The shoulds are just about the wisdom of the parent telling the child how to make life easier for them if they choose to follow their experience.
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Pat McCotter

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Re: Family Framework
« Reply #8 on: March 25, 2009, 02:37 PM NHFT »

In my house there are...

1. shoulds
2. oughts
3. musts



Are there any "musn'ts. oughtn'ts or shouldn'ts? How about coulds? Wants? Life can't just just be about requirements; some self-indulgence is necessary for happiness.
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BillKauffman

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Re: Family Framework
« Reply #9 on: March 25, 2009, 02:59 PM NHFT »

In my house there are...

1. shoulds
2. oughts
3. musts



Are there any "musn'ts. oughtn'ts or shouldn'ts? How about coulds? Wants? Life can't just just be about requirements; some self-indulgence is necessary for happiness.

The continuum for privileges and corresponding responsibilities overlays the needs vs. wants issue as it relates to unconditional and conditional love.

So as the child gets older wants are traded off in a quid pro quo.

The basic underlying philosophy as they get older is you have to "give to get". 
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Lex

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Re: Family Framework
« Reply #10 on: March 25, 2009, 03:08 PM NHFT »

Bill, thanks!

Can you go up the family structure and tell me how you and your spouse make decisions?

Do you have private and communal property? How is this decided on?

Is there a head of house? If so, how is this decided on, if not, how do you resolve pressing issues on which there is no consensus?
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Tom Sawyer

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Re: Family Framework
« Reply #11 on: March 25, 2009, 03:32 PM NHFT »

I rule with an iron fist.

shhh, what was that, oh crap Becky is home, got to go... don't anyone say anything... please....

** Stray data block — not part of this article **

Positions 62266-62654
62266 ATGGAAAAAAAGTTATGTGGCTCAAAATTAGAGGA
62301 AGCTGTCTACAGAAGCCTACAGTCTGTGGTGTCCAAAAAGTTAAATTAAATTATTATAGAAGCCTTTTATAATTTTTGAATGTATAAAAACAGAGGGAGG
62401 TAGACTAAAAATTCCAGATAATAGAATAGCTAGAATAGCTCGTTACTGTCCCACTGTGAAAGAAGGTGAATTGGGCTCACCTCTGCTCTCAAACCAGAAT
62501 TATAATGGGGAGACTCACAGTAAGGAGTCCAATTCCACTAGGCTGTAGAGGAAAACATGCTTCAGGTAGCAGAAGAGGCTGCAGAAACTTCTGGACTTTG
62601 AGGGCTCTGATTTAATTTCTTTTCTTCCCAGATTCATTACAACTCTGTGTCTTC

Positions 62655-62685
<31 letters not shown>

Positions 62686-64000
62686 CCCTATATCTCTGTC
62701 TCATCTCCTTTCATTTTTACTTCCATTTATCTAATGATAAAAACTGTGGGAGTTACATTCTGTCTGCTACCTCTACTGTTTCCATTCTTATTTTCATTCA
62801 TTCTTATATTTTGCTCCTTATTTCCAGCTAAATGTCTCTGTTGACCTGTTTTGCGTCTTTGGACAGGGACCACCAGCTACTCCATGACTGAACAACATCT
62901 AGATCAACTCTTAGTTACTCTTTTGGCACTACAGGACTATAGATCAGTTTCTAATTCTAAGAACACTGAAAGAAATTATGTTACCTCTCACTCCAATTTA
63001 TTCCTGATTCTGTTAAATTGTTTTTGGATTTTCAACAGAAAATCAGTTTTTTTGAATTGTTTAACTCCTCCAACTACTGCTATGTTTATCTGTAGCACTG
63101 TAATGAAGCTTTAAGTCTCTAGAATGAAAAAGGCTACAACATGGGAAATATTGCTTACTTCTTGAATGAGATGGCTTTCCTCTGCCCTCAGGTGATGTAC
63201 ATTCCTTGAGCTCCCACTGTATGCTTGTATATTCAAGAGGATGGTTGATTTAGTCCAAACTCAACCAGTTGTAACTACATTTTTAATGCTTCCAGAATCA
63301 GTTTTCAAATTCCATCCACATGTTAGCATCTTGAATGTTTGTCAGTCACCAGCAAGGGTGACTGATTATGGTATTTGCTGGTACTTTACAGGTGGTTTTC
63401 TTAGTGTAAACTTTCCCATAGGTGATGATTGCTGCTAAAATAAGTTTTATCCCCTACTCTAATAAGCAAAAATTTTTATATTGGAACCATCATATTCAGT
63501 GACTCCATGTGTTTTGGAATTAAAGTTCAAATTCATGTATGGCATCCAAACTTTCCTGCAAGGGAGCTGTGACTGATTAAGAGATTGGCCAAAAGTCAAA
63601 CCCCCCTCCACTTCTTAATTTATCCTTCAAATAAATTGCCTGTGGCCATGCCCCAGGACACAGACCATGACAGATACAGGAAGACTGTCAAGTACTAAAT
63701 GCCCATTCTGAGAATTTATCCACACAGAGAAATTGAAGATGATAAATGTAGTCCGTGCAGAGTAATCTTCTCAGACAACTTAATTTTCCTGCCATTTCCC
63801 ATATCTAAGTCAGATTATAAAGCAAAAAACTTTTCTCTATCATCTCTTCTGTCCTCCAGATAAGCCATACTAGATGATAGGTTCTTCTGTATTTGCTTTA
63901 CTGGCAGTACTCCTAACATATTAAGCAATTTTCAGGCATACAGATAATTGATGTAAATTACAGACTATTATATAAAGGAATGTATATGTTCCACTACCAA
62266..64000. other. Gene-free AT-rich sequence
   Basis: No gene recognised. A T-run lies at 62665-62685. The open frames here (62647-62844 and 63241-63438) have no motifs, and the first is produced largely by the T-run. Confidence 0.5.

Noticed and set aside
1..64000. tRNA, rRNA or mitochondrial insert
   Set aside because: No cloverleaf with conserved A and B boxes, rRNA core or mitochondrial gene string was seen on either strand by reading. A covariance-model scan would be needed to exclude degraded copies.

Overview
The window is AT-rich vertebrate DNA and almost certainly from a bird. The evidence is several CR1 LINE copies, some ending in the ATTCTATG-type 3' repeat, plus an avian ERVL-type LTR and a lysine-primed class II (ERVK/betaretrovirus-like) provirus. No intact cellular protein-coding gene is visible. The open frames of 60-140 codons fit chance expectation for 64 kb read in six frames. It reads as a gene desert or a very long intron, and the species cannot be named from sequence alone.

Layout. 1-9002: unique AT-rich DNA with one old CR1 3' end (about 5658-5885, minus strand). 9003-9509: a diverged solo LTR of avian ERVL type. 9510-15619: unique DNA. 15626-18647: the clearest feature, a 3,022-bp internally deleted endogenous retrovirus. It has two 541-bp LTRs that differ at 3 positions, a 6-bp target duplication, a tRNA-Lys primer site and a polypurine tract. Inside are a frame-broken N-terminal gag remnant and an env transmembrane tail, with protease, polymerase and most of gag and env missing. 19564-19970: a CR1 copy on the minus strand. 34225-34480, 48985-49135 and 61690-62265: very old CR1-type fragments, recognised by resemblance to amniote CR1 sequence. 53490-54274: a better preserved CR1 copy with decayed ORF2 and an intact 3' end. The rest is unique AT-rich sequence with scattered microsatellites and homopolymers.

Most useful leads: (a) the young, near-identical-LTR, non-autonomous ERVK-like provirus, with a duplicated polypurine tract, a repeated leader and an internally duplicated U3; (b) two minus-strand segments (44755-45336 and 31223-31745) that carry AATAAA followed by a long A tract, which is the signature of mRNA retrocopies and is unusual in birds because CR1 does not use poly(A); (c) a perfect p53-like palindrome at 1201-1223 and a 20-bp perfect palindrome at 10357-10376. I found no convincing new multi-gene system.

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Fluff and Stuff

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Re: Family Framework
« Reply #12 on: March 25, 2009, 04:43 PM NHFT »

A lot of families are run in such a way that whoever wants to makes decisions about day to day things.  If they both want to, the woman wins.  However, if the husband feels very serious about an issue, he can overrule.  That is how the households I've lived in ran. 

That's how it also worked when I lived with my brother.  I ran almost all day to day things which I wanted to run.  However, if he felt real serious about an issue, I let him get his way.

The structured seemed to work pretty well with little conflict, as long as everyone know their role.
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BillKauffman

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Re: Family Framework
« Reply #13 on: March 25, 2009, 05:09 PM NHFT »

If they both want to, the woman wins.  However, if the husband feels very serious about an issue, he can overrule. 

I don't think it makes any sense to relegate folks to different roles based on sex but that is just me.

Whatever anyone chooses to do, please work it out and have it run smoothly prior to having kids.

I waited 12 years before having children.
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sonio

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Re: Family Framework
« Reply #14 on: March 25, 2009, 09:07 PM NHFT »

Most property in my relationship is mutual.  She is in charge of the bank account because that is easier and I'm just horribly bad at it.  The only property that is considered personal are MP3 players or things with sentimental value.  Anything else can be used by who ever needs it when (just consulting with the other person first to make sure you don't mess her up.)

The cat is hers, the dog is mine.  Basta cosi.

She usually cooks, mostly because I prefer to do the dishes.

We have no head of house.  Our rule is:  I have to put her first and she has to put me first.  That way we will always decide what is best with the other in mind and thereby avoid any major conflict.  This has worked very well thus far.  (That is really our main rule)

Quote
I don't think it makes any sense to relegate folks to different roles based on sex but that is just me.

This works out really well for me because I'm a girl and my g/f is a girl.  So if the trash was the boy's job... it wouldn't get done ;)